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With the change in the economy, many professionals are suddenly finding themselves in the job market unexpectedly. There are many new aspects to job search but the same basic core process is still at the heart of the matter. Companies are seeking candidates. Job seekers are seeking employers. Recruiters help the two come together in some situations. In other situations, it is a matter of in-house HR departments finding candidates that match their needs. How this entire matchmaking process occurs has been radically affected by technology over the past decade.

Many woebegone job seekers fret over the loss of the “personal touch” in the job search and take the lack of “the human touch” as a personal affront. While job search has become rather automated, it is not because of the people who do the hiring or recruiting – it is simply because the numbers of people in market for a new job have skyrocketed. It is logistically impossible for recruiters and hiring managers to manage by hand the influx of resumes they receive daily and respond to each one individually. Job seekers truly need to understand that and not take offense at the lack of personal response.

The gatekeeper in the job search has changed. Before job search became a huge, Internet-based endeavor, people would snail mail resumes or even drop them off at the HR department of companies. Resumes would be faxed in response to a newspaper advertisement or HR departments would provide a phone number for interested candidates to call. Every company had a gatekeeper of some kind – the person whose job it was to receive resumes and talk to job seekers who called. The challenge for the job seeker was to get past the gatekeeper and get in front of the hiring manager.

Today, the gatekeeper is not a person. It is a computer database. Recruiters and hiring managers use computer databases to manage the astronomical number of resumes that are submitted to them daily. Most people understand that the big job boards such as Job.com and others are database-driven but sometimes people unfamiliar with the intricacies of modern job search assume they avoid the database if they email the resume as an attachment. “I didn’t upload it – I emailed it to the recruiter” is a common comment.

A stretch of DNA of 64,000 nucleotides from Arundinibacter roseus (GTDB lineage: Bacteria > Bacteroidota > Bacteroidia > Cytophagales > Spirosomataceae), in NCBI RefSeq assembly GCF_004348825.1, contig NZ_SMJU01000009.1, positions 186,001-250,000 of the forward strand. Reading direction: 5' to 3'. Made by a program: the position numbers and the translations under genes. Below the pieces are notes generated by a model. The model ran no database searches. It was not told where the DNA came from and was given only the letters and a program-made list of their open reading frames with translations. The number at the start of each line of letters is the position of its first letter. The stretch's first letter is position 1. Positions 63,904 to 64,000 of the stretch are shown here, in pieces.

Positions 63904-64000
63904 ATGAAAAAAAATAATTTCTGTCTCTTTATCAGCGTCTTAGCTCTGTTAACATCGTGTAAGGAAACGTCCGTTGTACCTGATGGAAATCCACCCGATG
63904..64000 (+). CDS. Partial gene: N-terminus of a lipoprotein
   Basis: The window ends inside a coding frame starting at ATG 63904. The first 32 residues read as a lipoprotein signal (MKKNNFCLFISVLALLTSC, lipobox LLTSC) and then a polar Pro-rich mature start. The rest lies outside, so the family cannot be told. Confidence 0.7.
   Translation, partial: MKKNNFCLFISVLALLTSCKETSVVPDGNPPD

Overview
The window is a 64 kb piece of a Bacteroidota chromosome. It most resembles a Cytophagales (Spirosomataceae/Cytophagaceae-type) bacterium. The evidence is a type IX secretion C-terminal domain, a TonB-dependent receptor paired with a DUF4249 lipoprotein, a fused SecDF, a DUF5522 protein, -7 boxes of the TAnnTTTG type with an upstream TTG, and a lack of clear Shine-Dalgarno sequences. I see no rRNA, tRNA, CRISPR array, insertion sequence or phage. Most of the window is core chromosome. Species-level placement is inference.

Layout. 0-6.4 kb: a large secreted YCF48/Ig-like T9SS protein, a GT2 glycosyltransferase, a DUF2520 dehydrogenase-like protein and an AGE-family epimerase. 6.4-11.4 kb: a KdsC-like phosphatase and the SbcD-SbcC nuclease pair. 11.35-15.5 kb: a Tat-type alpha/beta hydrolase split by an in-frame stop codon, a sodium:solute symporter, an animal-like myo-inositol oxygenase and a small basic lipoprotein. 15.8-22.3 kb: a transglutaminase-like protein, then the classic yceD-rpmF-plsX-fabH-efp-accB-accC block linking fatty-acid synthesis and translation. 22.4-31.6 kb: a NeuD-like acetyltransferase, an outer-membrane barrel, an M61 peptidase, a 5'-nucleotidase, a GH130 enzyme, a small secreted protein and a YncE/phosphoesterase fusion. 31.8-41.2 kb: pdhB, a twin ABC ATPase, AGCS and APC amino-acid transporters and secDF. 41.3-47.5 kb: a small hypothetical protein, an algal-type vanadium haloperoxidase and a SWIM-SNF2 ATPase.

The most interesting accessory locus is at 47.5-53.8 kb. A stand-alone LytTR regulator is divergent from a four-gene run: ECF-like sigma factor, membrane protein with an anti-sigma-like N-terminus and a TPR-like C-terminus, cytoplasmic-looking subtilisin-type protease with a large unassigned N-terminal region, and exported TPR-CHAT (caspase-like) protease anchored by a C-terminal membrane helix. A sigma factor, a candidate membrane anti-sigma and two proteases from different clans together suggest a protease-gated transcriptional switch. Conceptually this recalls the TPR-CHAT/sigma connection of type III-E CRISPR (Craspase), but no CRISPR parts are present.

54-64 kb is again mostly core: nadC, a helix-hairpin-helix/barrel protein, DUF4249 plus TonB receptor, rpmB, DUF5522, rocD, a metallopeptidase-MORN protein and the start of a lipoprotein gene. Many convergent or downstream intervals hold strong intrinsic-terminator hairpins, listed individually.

What these job seekers do not realize is that everyone uses a database to manage resumes, including recruiters. Most of the time, when a resume is sent to a recruiter, the resume is loaded into the database before the recruiter even sees it. Recruiters prize their databases as valuable depositories of potential candidates. Just as a receptionist or an administrative assistant might have collected resumes in the past, the database serves that purpose now. Filing cabinets used to store paper resumes for mandated periods of time, but now databases store them electronically and automatically purge old resumes after the legally mandated “on file” period expires.

The change in gatekeeper has two impacts on job search. First, it makes it incumbent upon job seekers to have a database-friendly, e-resume version of their resumes. The resume fails if the database cannot read it or if there are not enough relevant keywords for the database to notice it. Most job seekers have a Word format resume but they don’t realize that an e-resume can make their efforts in getting past the database much more successful.

Second, the use of databases has made job search much more of a numbers game. Job search success is still to some degree a matter of “who you know” but it is also a matter of “how many contacts” you have. That means getting the resume to as many potential companies, recruiters, and hiring managers as possible. Sending the resume to a couple of recruiters will not realize good responses.

Finding a new job can be tiresome and often frustrating but it’s the same basic core process that it has always been – job seekers are trying to beat other job seekers for open positions. Recruiters are seeking good candidates to place at companies. Companies are looking for employees who bring value and productivity to their operations. People communicating with people. The difference is at least one of the “people” in the process is a machine.

About the Author:

Alesia Benedict, Certified Professional Resume Writer (CPRW) and Job and Career Transition Coach (JCTC) is the President of GetInterviews.com, the country’s leading resume writing firm. They provide professionals with customized, branded resumes and career marketing documents. Her and her firm’s credentials include being cited by JIST Publications as one of the “best resume writers in North America,” quoted as a career expert in The Wall Street Journal, and published in a whopping 25+ career books. Established in 1994, the firm has aided more than 100,000 job seekers to date. All resume writers are certified writers. GetInterviews.com offers a free resume critique and their services come with a wonderful guarantee — interviews in 30 days or they’ll rewrite for free!